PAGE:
Jane Eyre is being raised by her Aunt Reed, after the death of her parents. Jane's mother's brother was Mr. Reed, who had died in the red room. Her Aunt had made a death bed promise to her dying husband, to look after Jane. Of course, this didn't happen. Jane's whole existence with her Aunt and cousins was horrible. Jane was mistreated and abused at the hands of family, that should have loved and protected her. The red room itself, was a frightening room for any child. Knowing that her uncle had died in the room made Jane have second thoughts of going to this room. She had heard the stories of it being haunted. When she tries to defend herself from the cruelty of her cousin, John, Jane is sent to the red room, as a punishment. She is to be locked in the room all night. Jane imagines that if her uncle were still alive he would treat her with kindness, then her imagination runs away with the thoughts of the dead.
" I wiped my tears and hushed my sobs, fearful lest any sign of violent grief might waken a preternatural voice to comfort me, or elicit from the gloom some haloed face, bending over me with strange pity."
Jane faints and becomes hysterical inside the room. Her aunt thinks she is full of evil and sends her to Lowood School. From this point forward, Jane will recall the red room anytime she feels alone or ostracized by the people around her. The red room symbolizes a type of prison for Jane, not a physical prison, but an emotional prison. From such a young age, Jane has been treated as though she doesn't matter. Her feelings don't matter. People use and abuse her, yet deep inside of Jane is a strong quiet strength, that she must call upon.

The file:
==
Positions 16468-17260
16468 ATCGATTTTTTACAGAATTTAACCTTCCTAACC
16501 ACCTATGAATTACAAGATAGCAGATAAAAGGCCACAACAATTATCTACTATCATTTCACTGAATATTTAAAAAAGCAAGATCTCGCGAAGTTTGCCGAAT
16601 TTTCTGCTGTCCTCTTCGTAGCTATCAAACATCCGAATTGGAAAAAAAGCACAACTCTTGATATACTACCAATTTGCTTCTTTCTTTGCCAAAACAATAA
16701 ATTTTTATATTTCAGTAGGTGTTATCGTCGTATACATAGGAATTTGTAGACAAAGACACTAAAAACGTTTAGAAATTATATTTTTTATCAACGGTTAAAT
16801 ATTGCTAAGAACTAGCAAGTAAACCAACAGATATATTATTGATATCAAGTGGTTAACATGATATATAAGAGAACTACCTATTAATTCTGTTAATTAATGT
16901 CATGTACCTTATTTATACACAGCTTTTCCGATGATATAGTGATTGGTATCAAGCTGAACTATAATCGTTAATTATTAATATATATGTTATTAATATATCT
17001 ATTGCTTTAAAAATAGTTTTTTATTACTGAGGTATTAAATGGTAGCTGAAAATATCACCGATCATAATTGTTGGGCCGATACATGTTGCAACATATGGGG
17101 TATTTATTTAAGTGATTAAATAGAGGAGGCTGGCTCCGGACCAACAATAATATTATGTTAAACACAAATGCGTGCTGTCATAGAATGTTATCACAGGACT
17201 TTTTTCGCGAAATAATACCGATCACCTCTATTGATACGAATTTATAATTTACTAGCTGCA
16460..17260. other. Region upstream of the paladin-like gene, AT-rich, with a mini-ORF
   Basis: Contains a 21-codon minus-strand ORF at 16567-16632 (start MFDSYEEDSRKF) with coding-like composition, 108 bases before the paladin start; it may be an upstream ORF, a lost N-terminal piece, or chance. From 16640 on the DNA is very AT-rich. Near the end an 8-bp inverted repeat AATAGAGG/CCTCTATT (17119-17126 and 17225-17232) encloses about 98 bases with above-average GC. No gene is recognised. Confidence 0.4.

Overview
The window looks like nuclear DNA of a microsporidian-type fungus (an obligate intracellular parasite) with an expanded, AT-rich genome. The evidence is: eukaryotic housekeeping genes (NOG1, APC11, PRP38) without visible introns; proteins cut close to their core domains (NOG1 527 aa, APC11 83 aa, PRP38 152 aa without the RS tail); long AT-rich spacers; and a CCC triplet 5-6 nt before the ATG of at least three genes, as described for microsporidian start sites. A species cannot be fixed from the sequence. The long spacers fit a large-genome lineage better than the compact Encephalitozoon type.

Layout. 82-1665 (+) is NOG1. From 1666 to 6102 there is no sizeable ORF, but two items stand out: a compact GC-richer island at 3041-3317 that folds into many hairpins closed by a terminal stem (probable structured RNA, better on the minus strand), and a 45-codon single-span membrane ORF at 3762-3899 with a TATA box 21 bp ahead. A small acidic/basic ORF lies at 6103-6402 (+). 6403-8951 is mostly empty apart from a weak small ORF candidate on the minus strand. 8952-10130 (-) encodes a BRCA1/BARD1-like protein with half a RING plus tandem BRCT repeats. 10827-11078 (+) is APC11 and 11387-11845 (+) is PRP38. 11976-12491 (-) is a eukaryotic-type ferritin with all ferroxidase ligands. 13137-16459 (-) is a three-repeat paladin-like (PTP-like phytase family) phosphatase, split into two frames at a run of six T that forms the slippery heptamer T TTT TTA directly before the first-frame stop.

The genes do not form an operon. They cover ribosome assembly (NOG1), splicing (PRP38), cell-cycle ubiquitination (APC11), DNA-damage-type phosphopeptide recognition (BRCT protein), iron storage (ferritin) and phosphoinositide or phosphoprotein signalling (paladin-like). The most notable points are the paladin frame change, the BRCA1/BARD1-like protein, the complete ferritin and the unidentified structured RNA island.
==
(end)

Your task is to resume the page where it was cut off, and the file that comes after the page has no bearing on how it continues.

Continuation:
Several times throughout the story, we see Jane having to fight the memories of the red room. It still haunts her, even after she has grown into womanhood. Whenever she feels like her independence or her self worth is in jeopardy is being threatened, Jane recalls the horrors she felt inside the red room. From finding her inner strength, Jane is able to overcome the red room and finally is able to put the memories to rest, as they should be.
The red room in Bronte's Jane Eyre is the place where Jane's uncle died when she was one year old.
"Mr. Reed had been dead nine years; it was in this chamber he breathed his last; here he lay in state; hence his coffin was borne by the undertaker's men; and, since that day, a sense of dreary consecration had guarded it from frequent intrusion" (11).
Not only is the red room a symbol of death because someone actually died there, but Jane has an awful experience that she felt could have taken her life. She thinks she sees her father's ghost at one point which makes her pass out. Further, the room of course is all red with color which symbolizes blood--an intense symbol for a little girl of ten years old. To make matters worse, she is left alone at night in the room as a punishment for merely existing. It is as if Jane is thrust into the pit of hell and must face everything fierce and horrible about her social status in life as an orphan. Does she emerge triumphant? Luckily, yes she does, but it takes many more hard knocks before she finally succeeds.